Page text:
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AAMC Congratulates New MDs on Successful Match Day

U.S. Medical Schools Continue to Expand, Innovate Training to Meet Doctor Shortage

Washington, D.C., March 18, 2016AAMC (Association of American Medical Colleges) President and CEO Darrell G. Kirch, MD, issued the following statement about the results of the 2016 Main Residency Match:  

“The AAMC congratulates the nearly 30,000 medical students and graduates who today matched to residency training positions at teaching hospitals around the country. Match Day is an important juncture on their path to becoming practicing physicians.

With more than 4,800 residency programs and dozens of specialties, students face difficult choices when deciding where to apply. To help students match successfully to residency programs that meet their skills and desires, and address the needs of patients, U.S. medical schools have worked closely with students to provide advice and counsel on their choices as more students compete for a limited number of residency training positions. This year, nearly 94 percent of U.S. MDs matched to residency positions, with close to 80 percent matching to one of their top three choices.

However, with the United States facing a shortage of up to 90,000 physicians in the next decade, and with medical schools having increased their enrollments by nearly 30 percent to address this coming shortage, Congress must act now to increase the number of available residency training positions if the nation is going to be able to expand its overall supply of physicians.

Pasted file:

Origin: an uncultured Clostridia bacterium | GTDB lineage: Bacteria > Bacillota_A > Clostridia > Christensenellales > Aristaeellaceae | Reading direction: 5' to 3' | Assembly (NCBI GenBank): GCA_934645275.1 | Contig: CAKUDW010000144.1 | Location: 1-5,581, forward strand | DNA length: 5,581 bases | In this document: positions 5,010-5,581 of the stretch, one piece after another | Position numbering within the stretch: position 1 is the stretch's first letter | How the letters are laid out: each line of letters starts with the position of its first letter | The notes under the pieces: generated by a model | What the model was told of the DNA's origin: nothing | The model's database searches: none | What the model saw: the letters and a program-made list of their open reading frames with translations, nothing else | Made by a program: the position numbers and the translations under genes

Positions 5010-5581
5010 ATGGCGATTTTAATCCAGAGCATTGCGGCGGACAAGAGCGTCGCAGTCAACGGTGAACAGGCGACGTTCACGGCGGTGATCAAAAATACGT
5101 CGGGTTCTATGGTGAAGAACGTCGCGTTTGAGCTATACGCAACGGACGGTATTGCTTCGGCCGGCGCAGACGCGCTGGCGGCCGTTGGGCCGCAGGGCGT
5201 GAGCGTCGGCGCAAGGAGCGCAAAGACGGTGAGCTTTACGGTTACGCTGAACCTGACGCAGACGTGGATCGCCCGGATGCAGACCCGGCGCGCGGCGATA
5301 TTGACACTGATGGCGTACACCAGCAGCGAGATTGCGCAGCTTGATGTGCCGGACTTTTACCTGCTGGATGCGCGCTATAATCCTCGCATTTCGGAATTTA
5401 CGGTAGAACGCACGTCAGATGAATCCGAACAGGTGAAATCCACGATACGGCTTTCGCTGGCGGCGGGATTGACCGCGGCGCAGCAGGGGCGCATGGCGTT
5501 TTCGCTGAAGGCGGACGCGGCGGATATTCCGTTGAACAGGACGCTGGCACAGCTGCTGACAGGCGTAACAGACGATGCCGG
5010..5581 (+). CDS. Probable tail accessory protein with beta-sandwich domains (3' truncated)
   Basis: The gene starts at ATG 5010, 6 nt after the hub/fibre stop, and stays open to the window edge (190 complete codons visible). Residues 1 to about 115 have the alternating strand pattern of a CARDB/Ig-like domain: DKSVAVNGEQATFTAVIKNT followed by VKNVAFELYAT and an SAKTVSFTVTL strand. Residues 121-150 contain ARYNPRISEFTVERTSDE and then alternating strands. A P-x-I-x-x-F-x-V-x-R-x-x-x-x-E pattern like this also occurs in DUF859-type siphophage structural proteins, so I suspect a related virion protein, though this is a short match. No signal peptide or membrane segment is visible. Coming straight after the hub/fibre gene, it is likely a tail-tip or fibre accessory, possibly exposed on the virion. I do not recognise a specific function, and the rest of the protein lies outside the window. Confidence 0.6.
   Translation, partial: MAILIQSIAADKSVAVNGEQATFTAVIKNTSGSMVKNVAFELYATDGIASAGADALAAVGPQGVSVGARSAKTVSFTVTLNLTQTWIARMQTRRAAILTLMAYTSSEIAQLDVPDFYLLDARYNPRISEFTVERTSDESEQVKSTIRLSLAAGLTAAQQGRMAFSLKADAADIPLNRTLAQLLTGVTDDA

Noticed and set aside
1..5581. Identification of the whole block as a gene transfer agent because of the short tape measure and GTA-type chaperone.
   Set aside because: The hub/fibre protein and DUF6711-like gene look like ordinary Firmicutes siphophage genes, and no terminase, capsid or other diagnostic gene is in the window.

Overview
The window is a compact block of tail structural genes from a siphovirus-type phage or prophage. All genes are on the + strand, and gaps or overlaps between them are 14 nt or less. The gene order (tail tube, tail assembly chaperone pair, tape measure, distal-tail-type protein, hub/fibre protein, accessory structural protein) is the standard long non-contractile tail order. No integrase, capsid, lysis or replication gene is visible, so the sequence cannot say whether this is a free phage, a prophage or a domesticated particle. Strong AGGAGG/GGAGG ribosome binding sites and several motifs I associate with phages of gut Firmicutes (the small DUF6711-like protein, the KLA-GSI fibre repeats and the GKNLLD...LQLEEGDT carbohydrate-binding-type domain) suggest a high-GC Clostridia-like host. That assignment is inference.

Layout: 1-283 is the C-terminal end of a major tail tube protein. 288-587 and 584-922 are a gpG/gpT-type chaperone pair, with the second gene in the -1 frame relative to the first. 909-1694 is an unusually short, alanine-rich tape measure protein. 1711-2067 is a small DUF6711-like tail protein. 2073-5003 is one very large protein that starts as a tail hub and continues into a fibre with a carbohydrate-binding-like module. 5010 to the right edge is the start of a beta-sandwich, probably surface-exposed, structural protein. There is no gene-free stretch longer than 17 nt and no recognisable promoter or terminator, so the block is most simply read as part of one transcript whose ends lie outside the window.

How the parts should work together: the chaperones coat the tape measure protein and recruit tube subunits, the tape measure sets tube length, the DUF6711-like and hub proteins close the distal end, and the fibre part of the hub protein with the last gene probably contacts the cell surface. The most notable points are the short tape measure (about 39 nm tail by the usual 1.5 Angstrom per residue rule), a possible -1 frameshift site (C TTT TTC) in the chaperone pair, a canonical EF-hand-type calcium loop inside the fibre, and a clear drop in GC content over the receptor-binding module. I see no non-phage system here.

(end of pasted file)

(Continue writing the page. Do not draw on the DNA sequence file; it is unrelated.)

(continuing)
Federal lawmakers have introduced proposals to make this happen. The Resident Physician Shortage Reduction Act of 2015, introduced in the House and Senate by Reps. Joseph Crowley (D-N.Y.) and Charles Boustany (R-La.), Sens. Bill Nelson (D-Fla.) and Charles Schumer (D-N.Y.), and Senate Minority Leader Harry Reid (D-Nev.), would create 3,000 new residency slots per year over five years. The most recent measure, the Training Tomorrow’s Doctors Today Act, introduced by Rep. Kathy Castor (D-Fla.), proposes the same number of new residency positions as well as accountability and transparency initiatives for institutions receiving federal funding for that training.

The nation’s medical schools and teaching hospitals have been doing all that they can to prepare for these expected shortages by expanding enrollments, creating innovative programs to make care more efficient, and training new MDs in teams with other health care professionals in a wide variety of settings to improve the health of their communities. However, residency growth has not been able to keep up with expanding patient needs because of a 20-year cap on federal support.

Improvements in care delivery are not enough to eliminate the doctor shortage; there also must be a modest increase in the number of federally supported residency training positions. On behalf of America’s patients, we urge Congress to act without delay to increase the number of residency training positions so that future patients will have access to the care they need.”


The Association of American Medical Colleges is a not-for-profit association dedicated to transforming health care through innovative medical education, cutting-edge patient care, and groundbreaking medical research. Its members comprise all 147 accredited U.S. and 17 accredited Canadian medical schools; nearly 400 major teaching hospitals and health systems, including 51 Department of Veterans Affairs medical centers; and more than 80 academic societies. Through these institutions and organizations, the AAMC serves the leaders of America’s medical schools and teaching hospitals and their nearly 160,000 faculty members, 83,000 medical students, and 115,000 resident physicians. Additional information about the AAMC and its member medical schools and teaching hospitals is available at

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Brooke Bergen

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